Member Since 1956
There’s only a short list of names nominated when the familiar barroom or living-room debate over “Who’s the best country singer there’s ever been?” comes up. The man who’s so often the winner continues to headline over a hundred live dates a year (after more than 50 years of recording), still sounds like no one else at all, and, to this day, always makes time for regular appearances at the Opry. As you know, he’s called “The Possum.”
For his singularly expressive delivery of every syllable of some of country music’s great heartbreaking ballads, and his rousing attack on those grin-making novelty change-ups, George Jones has been justly honored.
Inducted into the Country Music Hall of Fame in 1992, he was awarded the Academy of Country Music’s Pioneer Award that same year. In 2002, he was awarded the National Medal of Arts, the nation’s highest honor for artistic excellence, in a ceremony at the White House.
People who keep track of numbers say that George has charted more singles in his extraordinary career, than any other artist in any music format. As the 2004 compilation George Jones: Fifty Years of Hits made plain in its three CDs, he had hit records in every decade of the second half of the 20th century. Now that’s popularity that’s lasted!
Born in southeast Texas near Beaumont, the eighth child in a poor family, George was introduced to music by his mother, a church pianist, and his truck-driver/pipefitter father, who played guitar. He was singing at age 9, playing guitar at 11, writing his songs at 12 – and had a regular spot on a Jasper, Texas, radio station by 15.
The first of his long list of hits was the near rockabilly “Why, Baby, Why” recorded at Starday Records in 1955. Two years later, he moved to Mercury, where he recorded “White Lightnin’,” (his first No. 1), and such enduring classics as “The Window Up Above,” “She Thinks I Still Care,” “The Race Is On,” and “Walk Through This World With Me.”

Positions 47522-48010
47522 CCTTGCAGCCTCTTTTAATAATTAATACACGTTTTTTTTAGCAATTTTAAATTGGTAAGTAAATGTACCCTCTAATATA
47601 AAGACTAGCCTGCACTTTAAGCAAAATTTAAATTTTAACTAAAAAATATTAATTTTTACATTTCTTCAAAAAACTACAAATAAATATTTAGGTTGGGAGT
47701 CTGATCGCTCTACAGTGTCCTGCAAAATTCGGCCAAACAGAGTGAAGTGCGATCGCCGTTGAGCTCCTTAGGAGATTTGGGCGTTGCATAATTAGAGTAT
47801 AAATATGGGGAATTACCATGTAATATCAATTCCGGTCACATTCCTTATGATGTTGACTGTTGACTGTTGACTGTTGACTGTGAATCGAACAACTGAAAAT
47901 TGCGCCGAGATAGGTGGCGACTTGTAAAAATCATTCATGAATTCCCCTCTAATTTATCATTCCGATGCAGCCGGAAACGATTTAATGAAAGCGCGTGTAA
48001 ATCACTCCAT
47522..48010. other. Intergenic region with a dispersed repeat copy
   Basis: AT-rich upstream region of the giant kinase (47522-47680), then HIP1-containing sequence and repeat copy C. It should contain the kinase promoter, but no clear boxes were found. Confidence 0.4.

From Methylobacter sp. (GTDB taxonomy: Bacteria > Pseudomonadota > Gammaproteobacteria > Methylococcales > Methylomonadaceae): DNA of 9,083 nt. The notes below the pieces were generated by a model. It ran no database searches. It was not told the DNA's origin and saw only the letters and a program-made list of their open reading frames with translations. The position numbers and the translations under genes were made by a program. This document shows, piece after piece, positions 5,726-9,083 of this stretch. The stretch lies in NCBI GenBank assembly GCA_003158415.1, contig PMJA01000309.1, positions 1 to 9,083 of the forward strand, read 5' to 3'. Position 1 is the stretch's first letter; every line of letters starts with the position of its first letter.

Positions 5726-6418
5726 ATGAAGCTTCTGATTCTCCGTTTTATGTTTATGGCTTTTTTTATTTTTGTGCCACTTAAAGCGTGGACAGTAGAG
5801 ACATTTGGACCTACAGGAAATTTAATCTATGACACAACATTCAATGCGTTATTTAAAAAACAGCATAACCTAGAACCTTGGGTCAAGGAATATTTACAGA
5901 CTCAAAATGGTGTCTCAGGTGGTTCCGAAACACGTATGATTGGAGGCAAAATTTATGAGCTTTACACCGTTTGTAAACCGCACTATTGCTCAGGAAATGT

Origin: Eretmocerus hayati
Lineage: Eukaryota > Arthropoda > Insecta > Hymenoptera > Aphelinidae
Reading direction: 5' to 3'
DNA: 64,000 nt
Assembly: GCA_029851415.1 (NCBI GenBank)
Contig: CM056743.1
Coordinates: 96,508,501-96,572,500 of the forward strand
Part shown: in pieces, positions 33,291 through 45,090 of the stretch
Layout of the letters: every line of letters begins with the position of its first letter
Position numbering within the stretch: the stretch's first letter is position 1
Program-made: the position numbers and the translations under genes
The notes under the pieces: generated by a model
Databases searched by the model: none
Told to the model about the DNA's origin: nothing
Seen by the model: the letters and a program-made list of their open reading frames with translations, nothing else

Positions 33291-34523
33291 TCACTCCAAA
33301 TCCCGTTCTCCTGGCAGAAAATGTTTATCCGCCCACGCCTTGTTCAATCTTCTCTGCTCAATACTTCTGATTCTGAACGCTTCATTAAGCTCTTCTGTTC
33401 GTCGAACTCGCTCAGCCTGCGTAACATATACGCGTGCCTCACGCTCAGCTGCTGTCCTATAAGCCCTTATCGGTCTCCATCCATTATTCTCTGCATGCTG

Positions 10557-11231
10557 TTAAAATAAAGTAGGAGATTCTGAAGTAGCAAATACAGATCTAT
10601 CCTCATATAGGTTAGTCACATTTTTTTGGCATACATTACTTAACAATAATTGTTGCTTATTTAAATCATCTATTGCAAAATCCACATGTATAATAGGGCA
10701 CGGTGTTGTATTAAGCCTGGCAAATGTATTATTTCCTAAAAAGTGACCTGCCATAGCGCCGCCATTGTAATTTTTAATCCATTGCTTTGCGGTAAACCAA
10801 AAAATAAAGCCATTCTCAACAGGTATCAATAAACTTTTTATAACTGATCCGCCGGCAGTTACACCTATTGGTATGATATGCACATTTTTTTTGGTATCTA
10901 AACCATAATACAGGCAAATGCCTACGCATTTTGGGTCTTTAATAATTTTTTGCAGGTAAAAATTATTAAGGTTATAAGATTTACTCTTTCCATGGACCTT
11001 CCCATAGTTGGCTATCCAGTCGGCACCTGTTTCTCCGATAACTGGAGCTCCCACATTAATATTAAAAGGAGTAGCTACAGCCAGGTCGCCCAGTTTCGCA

In the tumultuous years in which George was married to Tammy Wynette, and they both recorded with Billy Sherrill at Epic Records, their perfect duets included “Golden Ring,” “We’re Gonna Hold On,” and “Two Story House.” George’s own new hits there included “The Grand Tour,” “The Door”—and in 1980, the indelible “He Stopped Loving Her Today.” From “Who’s Gonna Fill Their Shoes” to “Choices” on 1999’s Grammy-winning 1999 Cold Hard Truth album and beyond, great George Jones records have not stopped arriving.
In 2004, Jones released a 3-CD set titled George Jones 50 Years of Hits to commemorate his 50 years as a recording artist. Having produced a multitude of hits throughout his career, George chose one hit per year for the 50-year period to place on his CD set
Through every twist and turn in country music fashion, his pre-eminent gifts have remained clear. In recent years, George has become a successful seller of everything from sausage to that family-friendly drink called “water,” but he’s never “sold” anybody a song. He’s lived in them.